It was not long after we arrived in Australia that I became pregnant. We already had two children and my husband told me
and my husband was going to a stressful time at work. At the time I was adjusting to my new life as a mother and trying to figure out newborn baby stuff. My son seemed to have a lactose intelorance, he had trouble burping, so there were just a few small hurdles. Despite that, as a family I felt we were in a good place. We had just bought a new car, we had just had baby photos done. There was nothing to indicate that I was about to embark on a sole parenting journey.
My husband had been acting strange from two days before it happened, distant and quiet. He was really worried about his job situation, and was upset and down. It was a long weekend. We went to visit his parents, everything was pretty normal. Not long after we got home my husband told me he wanted to go back to his parent’s place to talk to them. It was strange. He didn’t come back for a few hours. He didn’t come back the whole night.
It was the beginning of a steep and fast decline of his mental health and our relationship breakdown. It was completely and utterly unexpected, because I had always believed we were happy. We had been together since we were 16 and were at the time both 29. I had thought we could overcome all our problems together. Despite my attempts to fight for our relationship, I could not salvage it alone. And before I knew what was happening, I was a sole parent and living back at home with my mum and my baby boy.
It was extremely difficult to have a relationship breakdown at such a vulnerable time, and among the challenges was not having that extra person for my child to rely on. Also, for myself, during the night, I had no help. However, my mum was such an amazing support in the early days, and always advised me to take care of myself, especially my mental health. She told me that if I didn’t look after myself, my son would lose both his mum and dad, and she was right. I was so lucky that I also had extremely supportive friends, who have been really, really good to me, and helped me in practical as well as emotional ways. I really learned to appreciate the people around me.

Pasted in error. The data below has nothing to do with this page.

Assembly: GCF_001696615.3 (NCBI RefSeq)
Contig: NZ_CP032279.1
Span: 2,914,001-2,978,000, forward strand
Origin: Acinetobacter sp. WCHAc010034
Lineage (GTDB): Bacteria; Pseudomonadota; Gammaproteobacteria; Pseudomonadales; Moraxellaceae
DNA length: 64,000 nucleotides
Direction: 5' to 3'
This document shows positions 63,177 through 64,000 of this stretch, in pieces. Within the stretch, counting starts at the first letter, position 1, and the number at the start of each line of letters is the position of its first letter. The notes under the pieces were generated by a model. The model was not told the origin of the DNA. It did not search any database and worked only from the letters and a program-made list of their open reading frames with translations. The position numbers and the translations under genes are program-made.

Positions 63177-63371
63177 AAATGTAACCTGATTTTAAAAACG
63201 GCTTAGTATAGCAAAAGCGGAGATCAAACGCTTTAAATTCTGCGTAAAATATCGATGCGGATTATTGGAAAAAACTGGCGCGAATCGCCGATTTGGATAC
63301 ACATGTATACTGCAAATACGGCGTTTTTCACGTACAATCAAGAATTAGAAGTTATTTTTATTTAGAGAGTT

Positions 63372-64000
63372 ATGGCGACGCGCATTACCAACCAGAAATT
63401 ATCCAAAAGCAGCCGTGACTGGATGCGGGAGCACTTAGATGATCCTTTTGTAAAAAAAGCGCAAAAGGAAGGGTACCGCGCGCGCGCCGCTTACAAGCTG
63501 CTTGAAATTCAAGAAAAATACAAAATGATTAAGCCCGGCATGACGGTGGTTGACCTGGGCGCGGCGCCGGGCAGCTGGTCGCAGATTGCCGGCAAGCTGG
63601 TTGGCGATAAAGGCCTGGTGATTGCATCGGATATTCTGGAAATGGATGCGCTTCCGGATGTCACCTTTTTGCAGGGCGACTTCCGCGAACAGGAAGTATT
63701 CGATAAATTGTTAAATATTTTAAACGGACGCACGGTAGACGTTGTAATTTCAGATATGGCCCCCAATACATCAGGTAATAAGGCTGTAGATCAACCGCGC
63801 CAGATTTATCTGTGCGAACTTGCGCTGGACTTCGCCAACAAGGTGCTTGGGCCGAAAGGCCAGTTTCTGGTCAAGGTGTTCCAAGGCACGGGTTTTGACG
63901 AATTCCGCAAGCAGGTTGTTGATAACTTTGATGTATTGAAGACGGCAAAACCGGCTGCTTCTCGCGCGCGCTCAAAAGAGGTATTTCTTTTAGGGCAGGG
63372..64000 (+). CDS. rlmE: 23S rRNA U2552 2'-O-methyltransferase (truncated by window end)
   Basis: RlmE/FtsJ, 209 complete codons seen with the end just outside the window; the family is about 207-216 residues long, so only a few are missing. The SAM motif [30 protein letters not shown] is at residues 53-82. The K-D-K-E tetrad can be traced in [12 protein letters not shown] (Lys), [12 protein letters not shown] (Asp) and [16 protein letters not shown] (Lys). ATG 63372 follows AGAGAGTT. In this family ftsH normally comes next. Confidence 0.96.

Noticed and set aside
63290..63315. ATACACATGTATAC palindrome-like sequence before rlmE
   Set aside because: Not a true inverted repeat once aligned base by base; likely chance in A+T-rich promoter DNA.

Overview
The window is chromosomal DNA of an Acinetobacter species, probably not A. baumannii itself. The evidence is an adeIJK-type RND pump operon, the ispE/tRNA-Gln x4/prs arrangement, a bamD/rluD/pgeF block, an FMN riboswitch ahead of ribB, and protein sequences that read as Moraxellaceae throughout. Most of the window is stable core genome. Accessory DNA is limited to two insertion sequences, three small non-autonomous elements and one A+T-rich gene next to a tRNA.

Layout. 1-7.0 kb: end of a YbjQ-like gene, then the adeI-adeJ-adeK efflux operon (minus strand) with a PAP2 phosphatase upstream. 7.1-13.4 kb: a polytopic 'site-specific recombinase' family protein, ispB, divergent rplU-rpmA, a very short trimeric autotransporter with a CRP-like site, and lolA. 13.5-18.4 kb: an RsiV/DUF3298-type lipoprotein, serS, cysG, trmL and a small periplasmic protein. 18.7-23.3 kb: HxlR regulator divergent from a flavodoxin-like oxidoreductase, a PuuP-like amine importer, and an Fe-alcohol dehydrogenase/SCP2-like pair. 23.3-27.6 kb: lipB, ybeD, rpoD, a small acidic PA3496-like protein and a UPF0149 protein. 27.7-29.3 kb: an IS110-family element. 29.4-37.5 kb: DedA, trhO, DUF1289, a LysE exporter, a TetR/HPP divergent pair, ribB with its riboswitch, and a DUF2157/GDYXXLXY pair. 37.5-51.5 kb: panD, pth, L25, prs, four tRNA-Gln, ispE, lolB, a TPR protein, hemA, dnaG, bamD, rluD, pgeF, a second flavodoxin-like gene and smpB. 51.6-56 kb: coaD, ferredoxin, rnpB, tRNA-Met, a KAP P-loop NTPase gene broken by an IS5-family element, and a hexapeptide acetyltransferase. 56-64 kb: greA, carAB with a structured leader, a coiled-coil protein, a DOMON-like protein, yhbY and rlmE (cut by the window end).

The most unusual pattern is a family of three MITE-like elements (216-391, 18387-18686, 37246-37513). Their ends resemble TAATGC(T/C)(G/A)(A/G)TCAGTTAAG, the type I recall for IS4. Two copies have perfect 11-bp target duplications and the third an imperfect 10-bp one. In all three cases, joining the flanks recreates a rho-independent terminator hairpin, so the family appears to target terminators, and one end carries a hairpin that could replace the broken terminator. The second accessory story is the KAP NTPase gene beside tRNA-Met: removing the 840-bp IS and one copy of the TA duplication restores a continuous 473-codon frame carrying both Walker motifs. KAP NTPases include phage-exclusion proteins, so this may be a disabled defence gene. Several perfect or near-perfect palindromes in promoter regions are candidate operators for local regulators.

Many people, even before my son was born, gave me their old baby clothes, a pram, toys, just about everything.
A few months after the relationship breakdown, I decided to regain my independence and moved back to my own place, to start my own journey with my son. Because my mum was a sole parent from when I was three, I knew that I could do it too, and do a good job.
Because of what happened, I found I had to force myself to be more active and social than I would otherwise have done. I made a concerted effort to go out and see people, to go for walks, trips to the Coast with friends, etc.
My son is an easy, good kid, even though he has his difficult moments, generally he is affectionate and well behaved. I enjoy being his mum so much and would have done a lot of it on my own anyway. Seeing him happy, seeing him smile makes me happy. As does seeing him grow, and to observe the changes over time. I love seeing his little personality continually develop!
With my son I have a such close relationship, you could say we are co-dependant! He is never far away from me unless I am at work or he’s with his father. At home he is constantly on me, hugging me, always affectionate, and I love that.
My son is now almost two, and since before he was one I have worked part time (3 days a week) in my old job, and am in relationship with a new person. I am mediating a parenting plan with my son’s father which is not a legally binding agreement but serves to formalise things through Relationships Australia. He sees his son every second day.
Financially, I’ve found you can make it work if you’re willing to live humbly. I don’t think my baby misses out in any way. There are also a lot of help and services, subsidies, childcare rebate. I am lucky in the sense that I have a career which I’ve managed to continue, and even managed to fit in some extra study before going back to work.
To others going through a similar situation facing the prospect of becoming a sole parent I would say – you’ll be ok! Just because the relationship broke down it doesn’t mean you won’t have happiness again. God has a plan, everything works out. Sadly it’s the other person who’s missing out.